“and even you forgot those brilliant flashes seen from afar” -Ruth Stone

Alison Prine

SOME BIRDS DON’T SING

Or barely. The rasp of a stalled car. Some
have a call and a song.

Alarm. Simple, clear, piercing the air.

The scientists in the media recommend
social distancing. COVID-19 spread
through nearness, wetness, breath.

Deep from the lungs, a song. A cough.
The sun suggests we reveal ourselves
to each other. New fears. Listen.

Most female birds do not sing. Most
scientists do not study the female bird.

The virus is killing more men,
the scientists said.
The male bird sings to say
this place is mine

We hesitate to fly,
to gather, to touch.
Strange loosening as time blocks open,
commitments and obligations
slough away.

Usually our worries are personal,
but this one crawls through one body
and into the next
across a whole planet.

Suddenly we are so human, physical
and not far from one another
even as we learn
new ways to distance.

Vultures and storks can’t sing.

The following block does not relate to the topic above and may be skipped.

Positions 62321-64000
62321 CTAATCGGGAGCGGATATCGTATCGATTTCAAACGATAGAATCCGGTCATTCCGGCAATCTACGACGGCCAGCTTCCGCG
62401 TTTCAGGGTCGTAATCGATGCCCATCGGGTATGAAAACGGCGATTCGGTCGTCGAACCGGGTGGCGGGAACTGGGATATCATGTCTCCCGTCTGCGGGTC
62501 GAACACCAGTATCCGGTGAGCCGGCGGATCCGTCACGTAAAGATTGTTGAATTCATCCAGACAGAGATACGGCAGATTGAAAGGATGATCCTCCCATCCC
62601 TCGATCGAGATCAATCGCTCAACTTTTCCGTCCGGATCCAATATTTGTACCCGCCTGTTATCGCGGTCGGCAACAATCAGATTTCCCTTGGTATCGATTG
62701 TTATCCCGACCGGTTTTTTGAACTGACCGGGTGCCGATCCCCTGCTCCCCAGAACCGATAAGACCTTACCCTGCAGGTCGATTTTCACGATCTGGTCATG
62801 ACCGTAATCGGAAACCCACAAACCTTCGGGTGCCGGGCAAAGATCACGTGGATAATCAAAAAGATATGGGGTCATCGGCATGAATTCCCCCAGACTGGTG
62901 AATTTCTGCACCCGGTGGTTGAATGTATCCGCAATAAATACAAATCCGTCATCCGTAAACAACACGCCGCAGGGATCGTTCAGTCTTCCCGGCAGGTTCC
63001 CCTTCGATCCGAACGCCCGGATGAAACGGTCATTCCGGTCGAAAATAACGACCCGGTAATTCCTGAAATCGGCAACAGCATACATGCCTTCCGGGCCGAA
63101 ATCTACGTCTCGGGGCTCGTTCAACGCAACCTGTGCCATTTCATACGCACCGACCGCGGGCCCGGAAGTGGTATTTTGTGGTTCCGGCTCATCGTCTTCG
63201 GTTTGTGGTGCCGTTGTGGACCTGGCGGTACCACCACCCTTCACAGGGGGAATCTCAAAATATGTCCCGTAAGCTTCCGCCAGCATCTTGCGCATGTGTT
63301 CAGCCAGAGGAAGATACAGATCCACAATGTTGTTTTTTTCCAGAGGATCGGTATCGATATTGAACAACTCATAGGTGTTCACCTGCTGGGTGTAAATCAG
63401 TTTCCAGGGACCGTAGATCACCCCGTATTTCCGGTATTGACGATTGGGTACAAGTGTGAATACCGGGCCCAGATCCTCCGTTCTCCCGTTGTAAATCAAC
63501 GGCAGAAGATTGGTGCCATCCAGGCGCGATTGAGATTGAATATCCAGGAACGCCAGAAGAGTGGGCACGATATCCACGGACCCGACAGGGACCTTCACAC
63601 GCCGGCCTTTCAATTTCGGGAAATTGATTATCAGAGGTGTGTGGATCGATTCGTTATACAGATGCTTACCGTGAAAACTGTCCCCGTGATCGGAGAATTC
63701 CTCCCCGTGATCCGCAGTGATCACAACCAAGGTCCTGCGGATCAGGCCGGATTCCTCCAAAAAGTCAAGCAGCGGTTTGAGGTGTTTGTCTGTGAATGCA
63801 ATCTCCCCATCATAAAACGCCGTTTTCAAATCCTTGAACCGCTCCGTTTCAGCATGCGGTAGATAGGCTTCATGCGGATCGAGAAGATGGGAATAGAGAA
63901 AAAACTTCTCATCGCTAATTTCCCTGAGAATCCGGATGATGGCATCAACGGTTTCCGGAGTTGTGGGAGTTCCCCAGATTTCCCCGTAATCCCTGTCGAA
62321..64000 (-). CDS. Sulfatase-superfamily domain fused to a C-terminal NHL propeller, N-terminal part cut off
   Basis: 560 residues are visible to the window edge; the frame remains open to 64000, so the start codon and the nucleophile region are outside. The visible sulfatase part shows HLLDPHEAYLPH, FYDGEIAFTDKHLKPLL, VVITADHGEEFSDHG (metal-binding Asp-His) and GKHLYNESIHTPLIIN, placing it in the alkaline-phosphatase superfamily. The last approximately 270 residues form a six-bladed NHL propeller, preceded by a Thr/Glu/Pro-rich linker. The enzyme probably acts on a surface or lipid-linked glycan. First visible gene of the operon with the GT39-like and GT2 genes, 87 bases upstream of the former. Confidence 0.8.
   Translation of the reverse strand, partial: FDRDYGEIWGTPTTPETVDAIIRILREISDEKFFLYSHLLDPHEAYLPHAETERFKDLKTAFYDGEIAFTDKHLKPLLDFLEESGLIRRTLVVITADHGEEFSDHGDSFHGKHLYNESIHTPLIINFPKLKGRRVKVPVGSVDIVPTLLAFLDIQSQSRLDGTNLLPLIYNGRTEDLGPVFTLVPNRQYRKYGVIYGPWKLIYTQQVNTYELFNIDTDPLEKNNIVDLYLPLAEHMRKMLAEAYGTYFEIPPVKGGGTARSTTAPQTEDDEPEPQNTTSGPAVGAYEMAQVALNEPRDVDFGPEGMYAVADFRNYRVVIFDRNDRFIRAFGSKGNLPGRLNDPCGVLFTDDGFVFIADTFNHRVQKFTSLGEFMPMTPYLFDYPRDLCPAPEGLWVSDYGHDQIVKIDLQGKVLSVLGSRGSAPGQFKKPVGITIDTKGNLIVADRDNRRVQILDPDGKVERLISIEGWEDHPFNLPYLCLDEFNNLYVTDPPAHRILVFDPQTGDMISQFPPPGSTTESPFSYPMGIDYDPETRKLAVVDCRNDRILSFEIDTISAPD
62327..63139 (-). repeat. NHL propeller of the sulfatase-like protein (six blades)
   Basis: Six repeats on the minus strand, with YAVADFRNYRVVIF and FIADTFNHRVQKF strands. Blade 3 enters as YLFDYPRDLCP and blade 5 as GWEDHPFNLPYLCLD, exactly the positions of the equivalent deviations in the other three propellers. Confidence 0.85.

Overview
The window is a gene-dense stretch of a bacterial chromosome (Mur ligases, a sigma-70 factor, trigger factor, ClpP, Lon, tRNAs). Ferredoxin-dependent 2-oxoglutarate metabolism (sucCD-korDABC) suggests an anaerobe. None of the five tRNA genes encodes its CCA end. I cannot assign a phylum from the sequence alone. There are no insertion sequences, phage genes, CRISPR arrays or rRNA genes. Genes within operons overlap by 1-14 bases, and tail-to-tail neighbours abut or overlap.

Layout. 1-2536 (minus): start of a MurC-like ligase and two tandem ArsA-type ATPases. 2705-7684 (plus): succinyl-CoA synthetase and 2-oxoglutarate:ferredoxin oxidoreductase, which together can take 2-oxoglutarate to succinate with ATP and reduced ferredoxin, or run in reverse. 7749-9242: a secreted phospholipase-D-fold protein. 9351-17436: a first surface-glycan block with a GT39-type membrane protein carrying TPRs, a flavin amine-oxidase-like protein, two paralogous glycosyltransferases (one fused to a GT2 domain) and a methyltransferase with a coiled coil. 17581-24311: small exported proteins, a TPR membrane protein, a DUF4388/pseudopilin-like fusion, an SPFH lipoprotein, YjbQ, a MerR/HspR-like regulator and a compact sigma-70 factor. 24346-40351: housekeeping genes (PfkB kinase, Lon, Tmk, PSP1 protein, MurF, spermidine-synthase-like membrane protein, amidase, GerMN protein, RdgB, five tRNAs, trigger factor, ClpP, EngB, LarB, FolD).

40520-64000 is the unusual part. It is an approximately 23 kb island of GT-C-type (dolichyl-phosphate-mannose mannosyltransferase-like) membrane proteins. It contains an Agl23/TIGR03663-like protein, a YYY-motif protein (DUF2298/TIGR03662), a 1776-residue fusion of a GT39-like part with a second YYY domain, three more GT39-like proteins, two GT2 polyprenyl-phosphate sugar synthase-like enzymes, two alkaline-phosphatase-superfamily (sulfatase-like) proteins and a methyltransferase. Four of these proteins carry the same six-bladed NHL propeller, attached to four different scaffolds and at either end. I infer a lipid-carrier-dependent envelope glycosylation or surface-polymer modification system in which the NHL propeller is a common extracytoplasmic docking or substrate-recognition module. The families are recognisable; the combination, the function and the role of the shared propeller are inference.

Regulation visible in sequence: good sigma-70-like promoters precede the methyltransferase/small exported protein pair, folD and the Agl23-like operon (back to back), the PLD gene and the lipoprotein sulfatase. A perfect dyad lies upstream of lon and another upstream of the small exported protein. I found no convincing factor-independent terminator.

A female cardinal trills her simple song.
She is not red like the male,
but has reddish tinges.

She won’t migrate. I hesitate
to leave the house. I do not
touch another’s face. My own face.

 

 

AUDIO ONLY

we tire of pixelated heads 
I quantify what I believe
can’t travel through the machines
20% I think 
is lost but we are all trying 
to compensate
leaning harder on words
like a second language
I imagine his face 
in the soft blue twilight
I know what he doesn’t
how it feels to speak with a man
I once held as a red-faced infant 
whose cries gripped my chest like a fist
I say I am grateful
he says he is grateful and yet
it doesn’t stem the tide 
uneasy about going 
to his next infusion
it would be good to talk 
about something else
we admit to one another
but we can’t 

 

 

GLOBAL REACH

deer walk carefully toward me
on the border of my lawn
dark eyes locked to mine
in a dream
there was a kind neighbor
a broken fence and a forgiveness

at 8pm last night we went outside
applauded someone rang a bell
someone shouted
clapping my hands together
I felt near tears

I felt near to no one and every one
messages scribbled in chalk
in the crosswalk we give a wide
berth and a sad smile

there is a story I can see
but cannot read feels personal
like my own susceptibility my insomnia
like you dear
washing your hands
til they crack

Appears in this issue
Share on facebook
Share on twitter
Share on tumblr
Alison Prine’s poems have appeared or are forthcoming in Ploughshares, The Virginia Quarterly Review, Five Points, Harvard Review and Prairie Schooner among others. Read more

Infrequent email notifications